Introducing the FuzzBot

Arduino Education Robotics Technology
Introducing the FuzzBot


Screen Shot 2013-04-12 at 8.53.21 AM
Twelve-year-old maker Quin shows off his FuzzBot. Dust bunnies beware.

Twelve-year-old maker Quin already has a company of his own–Qtechknow. He founded a hackerspace in his garage on California’s Central Coast. He helps teach Arduino classes for kids and adults. And he developed the “gas cap,” a baseball hat that detects human methane emissions. (What 12-year-old wouldn’t want that?) And now he’s created the FuzzBot, a cool little robot that not only turns on a dime to avoid obstacles, it helps his mom out by dragging a dust cloth as it makes its rounds.

To build the bot, Quin used the Pololu ZumoBot Chassis Kit for Arduino, an Arduino Leonardo, a pan/tilt small servo, and a Parallax Ping Ultrasonic Distance Sensor. He used wire to attach the servo to the chassis and hot glue to secure the Ping sensor to the top of the servo. He programmed most of the code himself using the Arduino IDE, the ZumoBot library, and the Ping library for Arduino.

“I was interested in the ZumoBot Chassis because of the tracks, which I have never used in a robotics project before,” he says. “I used the Swiffer Duster add-on so that my mom wouldn’t have to clean the floors as often!  I like it because it has the personality of a pet, but instead of leaving fur and pawprints everywhere, it picks up dust instead.”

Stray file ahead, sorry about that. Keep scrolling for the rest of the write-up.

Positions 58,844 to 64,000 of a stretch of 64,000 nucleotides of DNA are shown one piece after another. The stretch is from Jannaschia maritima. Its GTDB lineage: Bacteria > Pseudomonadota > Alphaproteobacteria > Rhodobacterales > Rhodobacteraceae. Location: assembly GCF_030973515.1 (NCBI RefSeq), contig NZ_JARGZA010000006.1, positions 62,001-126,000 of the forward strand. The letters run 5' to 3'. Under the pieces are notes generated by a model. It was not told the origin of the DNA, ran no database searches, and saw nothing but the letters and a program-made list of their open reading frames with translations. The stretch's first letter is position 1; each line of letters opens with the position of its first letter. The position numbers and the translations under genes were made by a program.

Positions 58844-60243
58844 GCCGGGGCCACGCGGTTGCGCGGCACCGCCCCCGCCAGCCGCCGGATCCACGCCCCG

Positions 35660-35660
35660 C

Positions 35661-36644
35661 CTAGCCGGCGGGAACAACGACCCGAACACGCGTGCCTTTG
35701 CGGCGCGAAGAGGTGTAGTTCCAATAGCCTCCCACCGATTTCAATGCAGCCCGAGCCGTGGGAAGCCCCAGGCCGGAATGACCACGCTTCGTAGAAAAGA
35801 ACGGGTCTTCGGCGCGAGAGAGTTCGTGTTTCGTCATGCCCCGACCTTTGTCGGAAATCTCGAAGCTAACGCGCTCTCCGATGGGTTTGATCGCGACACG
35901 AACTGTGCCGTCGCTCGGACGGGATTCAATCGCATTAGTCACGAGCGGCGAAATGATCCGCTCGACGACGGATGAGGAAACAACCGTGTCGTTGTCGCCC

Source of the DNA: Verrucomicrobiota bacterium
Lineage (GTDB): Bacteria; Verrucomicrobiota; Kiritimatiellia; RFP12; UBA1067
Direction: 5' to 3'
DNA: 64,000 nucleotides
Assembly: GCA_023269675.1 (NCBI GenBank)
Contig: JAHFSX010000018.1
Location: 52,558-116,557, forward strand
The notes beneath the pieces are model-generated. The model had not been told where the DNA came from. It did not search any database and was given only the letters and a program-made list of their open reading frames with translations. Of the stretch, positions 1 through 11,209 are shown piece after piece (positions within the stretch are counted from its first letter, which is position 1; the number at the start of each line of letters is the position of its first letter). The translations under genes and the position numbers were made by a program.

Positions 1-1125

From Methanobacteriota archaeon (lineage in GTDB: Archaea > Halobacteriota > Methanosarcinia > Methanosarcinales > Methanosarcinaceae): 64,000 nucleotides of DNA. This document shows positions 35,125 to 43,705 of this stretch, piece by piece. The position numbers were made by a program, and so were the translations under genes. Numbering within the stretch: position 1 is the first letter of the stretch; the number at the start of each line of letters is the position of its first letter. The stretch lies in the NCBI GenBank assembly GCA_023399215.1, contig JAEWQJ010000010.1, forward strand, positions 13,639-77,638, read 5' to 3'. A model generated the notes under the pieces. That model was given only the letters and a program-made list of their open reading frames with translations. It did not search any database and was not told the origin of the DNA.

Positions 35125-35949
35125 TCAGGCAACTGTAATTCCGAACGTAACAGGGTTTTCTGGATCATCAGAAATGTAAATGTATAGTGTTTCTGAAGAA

Quin is also planning to be at Maker Faire Bay Area next month talking about his “open source education” in which he’ll share his experiences teaching Arduino classes, starting a hackerspace, founding his own company selling electronics kits, and his immersion in open source hardware/software.

2 thoughts on “Introducing the FuzzBot

  1. iraqiaa says:

    I was interested in the ZumoBot Chassis??

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Stett Holbrook is editor of the Bohemian, an alternative weekly in Santa Rosa, California. He is a former senior editor at Maker Media.

He is also the co-creator of Food Forward, a documentary TV series for PBS about the innovators and pioneers changing our food system.

View more articles by Stett Holbrook